A finger dislocation is a common injury that results in the joints in the finger becoming dislocated or moved from their original position. This injury is typically caused during sports, such as basketball or baseball, when the ball hits the finger in an outstretched position. This injury is treated non-surgically by putting the finger back into its correct position.
Tendons are tissues that connect muscles to bone. The muscles that move the fingers and thumb are located in the forearm. Long tendons extend from these muscles through the wrist and attach to the small bones of the fingers and thumb.
The extensor tendons on the top of the hand straighten the fingers. The flexor tendons on the palm side of the hand bend the fingers.
A finger dislocation is when the joints in the fingers become dislocated or knocked out of their correct alignment. While this can happen to any finger, the most common dislocations happen to the little, ring, middle, and index finger.
Finger dislocations are most commonly caused by a jamming force that is applied to the end of a finger, or when a finger is forcefully overextended. The most common activities that result in dislocated fingers include:
- Sports activities, such as basketball or baseball, can lead to the ball striking the tip of an outstretched finger.
- Sports equipment such as jerseys or pads that the finger can get stuck in.
- Falling onto an outstretched hand.
Finger dislocations are typically the result of an accident, which makes it hard to prevent injury. But whenever possible, avoid getting your finger stuck in objects such as basketball nets, football helmets, and jewelry to greatly reduce your risk. Wearing protective gloves when necessary can also be helpful.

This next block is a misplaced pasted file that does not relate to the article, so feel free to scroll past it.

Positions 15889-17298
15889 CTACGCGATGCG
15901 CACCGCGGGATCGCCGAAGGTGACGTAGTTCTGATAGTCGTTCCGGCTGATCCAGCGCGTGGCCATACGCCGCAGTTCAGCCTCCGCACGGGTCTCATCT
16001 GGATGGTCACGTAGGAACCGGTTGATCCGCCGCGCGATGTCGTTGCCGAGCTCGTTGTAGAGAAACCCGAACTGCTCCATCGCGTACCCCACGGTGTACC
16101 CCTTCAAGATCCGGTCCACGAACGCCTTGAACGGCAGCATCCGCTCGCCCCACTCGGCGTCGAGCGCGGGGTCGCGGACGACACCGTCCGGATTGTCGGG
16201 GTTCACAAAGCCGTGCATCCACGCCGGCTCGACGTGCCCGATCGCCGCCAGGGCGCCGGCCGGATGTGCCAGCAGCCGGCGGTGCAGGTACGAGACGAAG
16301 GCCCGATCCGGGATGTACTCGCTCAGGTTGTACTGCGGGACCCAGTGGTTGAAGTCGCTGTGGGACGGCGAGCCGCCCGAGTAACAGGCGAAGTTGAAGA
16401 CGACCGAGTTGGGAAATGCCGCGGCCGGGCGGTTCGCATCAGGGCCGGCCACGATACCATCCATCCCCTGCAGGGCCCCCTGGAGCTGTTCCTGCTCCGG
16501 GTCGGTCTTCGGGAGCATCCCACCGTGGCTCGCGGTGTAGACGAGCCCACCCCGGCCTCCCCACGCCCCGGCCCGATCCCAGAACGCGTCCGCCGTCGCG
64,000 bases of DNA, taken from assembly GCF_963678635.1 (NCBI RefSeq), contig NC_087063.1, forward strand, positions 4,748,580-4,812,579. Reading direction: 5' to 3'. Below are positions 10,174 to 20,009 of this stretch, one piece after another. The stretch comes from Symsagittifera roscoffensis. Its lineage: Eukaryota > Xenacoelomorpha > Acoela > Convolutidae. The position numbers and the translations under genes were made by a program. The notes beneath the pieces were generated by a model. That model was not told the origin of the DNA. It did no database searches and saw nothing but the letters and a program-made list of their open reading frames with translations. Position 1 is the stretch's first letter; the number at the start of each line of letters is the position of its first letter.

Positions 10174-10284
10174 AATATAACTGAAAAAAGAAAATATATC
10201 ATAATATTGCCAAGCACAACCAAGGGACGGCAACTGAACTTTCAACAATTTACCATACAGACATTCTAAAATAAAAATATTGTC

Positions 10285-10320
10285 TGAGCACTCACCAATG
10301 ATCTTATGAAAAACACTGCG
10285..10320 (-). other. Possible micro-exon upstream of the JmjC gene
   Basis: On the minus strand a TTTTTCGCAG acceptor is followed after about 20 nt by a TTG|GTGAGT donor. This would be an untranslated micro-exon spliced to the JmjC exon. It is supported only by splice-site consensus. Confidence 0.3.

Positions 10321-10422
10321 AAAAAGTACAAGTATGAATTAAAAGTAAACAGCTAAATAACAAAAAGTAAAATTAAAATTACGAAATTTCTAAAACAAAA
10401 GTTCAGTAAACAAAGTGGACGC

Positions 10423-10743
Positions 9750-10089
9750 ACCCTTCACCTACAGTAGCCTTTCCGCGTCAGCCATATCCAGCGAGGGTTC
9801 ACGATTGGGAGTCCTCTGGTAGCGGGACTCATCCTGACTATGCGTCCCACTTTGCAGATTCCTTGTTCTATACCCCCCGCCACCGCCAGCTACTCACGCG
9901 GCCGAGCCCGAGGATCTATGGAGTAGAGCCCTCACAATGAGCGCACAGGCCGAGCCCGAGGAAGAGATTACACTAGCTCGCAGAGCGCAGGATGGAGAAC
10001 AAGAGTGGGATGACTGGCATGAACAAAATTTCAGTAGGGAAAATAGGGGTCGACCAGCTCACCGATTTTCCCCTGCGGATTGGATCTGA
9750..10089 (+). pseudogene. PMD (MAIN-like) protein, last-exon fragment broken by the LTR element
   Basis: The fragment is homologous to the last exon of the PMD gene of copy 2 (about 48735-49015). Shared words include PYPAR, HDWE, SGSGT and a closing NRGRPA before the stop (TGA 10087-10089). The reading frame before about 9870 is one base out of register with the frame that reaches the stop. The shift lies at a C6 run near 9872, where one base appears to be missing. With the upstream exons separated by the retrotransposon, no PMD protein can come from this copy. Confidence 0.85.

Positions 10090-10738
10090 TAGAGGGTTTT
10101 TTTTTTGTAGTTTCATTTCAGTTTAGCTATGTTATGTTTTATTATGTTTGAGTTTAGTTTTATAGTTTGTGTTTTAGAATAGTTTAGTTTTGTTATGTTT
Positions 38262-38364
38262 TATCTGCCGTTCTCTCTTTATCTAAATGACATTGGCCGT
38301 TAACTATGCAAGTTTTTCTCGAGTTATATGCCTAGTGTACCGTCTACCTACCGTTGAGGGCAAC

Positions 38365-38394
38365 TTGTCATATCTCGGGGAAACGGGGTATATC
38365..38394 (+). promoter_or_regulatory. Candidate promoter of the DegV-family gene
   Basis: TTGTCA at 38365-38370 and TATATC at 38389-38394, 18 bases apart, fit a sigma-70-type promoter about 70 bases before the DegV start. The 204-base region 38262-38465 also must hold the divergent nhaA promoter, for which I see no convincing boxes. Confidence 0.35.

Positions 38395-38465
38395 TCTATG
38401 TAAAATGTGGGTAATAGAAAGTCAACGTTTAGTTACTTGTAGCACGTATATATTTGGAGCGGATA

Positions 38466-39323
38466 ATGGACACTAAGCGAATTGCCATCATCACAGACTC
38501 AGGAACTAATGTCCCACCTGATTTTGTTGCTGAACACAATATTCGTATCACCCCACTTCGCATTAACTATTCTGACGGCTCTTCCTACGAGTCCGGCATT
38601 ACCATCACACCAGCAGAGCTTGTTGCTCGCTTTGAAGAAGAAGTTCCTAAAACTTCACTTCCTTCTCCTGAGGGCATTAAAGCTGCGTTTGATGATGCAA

The main symptom of a dislocated finger is when the finger appears crooked and swollen. The other symptoms associated with a dislocated finger include:
- The injured finger is pale in color.
- Numbness or tingling with a severe dislocation.
- A break in the skin or cut where the finger was dislocated.
If the finger dislocation causes the skin to break, seek medical attention as quickly as possible.
Your Florida Orthopaedic Institute physician will take a look at your current symptoms, medical history, and current health. They may also order an X-ray test to confirm the dislocation and look for any broken bones. X-rays produce images of dense structures in the body, such as bone.
There are no surgical treatments for finger dislocations. They can be treated with non-surgical treatments, such as reduction.
The first thing to do after dislocating your finger is to remove any jewelry, such as rings. Immediately after the injury, your finger will swell, and jewelry may interfere with your circulation, causing further problems. To help control the swelling, apply an ice pack to the injured finger, and elevate that hand above your heart.
When you visit your Florida Orthopaedic Institute physician, they may realign the dislocated bones nonsurgically in a procedure known as reduction. This typically involves a local anesthetic injection in the finger to help decrease or stop the pain, as well as allowing your physician to reduce the dislocation and realign the bones. Medications may also be given to help ease the pain.
Once the finger has been put back into place, it will be placed in a protective splint or be “buddy taped” to an adjacent healthy finger.
Contact your Florida Orthopaedic Institute physician to learn more about Finger Dislocation.
Areas of Focus
- Hand & Wrist
- Basal Joint Surgery
- Carpal Tunnel Syndrome
- Colles’ Fractures (Broken Wrist)
- De Quervain's Tenosynovitis
- Dupuytren’s Disease
- Finger Dislocation
- Flexor Tendonitis
- Fractured Fingers
- Functional Nerve Transfers of The Hand
- Ganglion Cysts
- Hand & Finger Replantation
- Hand Nerve Decompression
- Hand Skin Grafts
- Nerve Pain
- Peripheral Nerve Surgery (Hand) Revision
- Revascularization of the Hand
- Rheumatoid Arthritis Of The Hand
- Sports Wrist and Hand Injuries
- Sprained Wrist Symptoms and Treatment
- Sudden (Acute) Finger, Hand & Wrist Injuries
- Targeted Muscle Reinnervation (TMR)
- Tendon Transfers of The Hand
- Thumb Ulnar Collateral Ligament Injuries
- Trigger Finger
- Ulnar Neuritis
- WALANT (Wide Awake Local Anesthesia No Tourniquet)
- Wrist Arthroscopy
- Wrist Fractures
- Wrist Tendonitis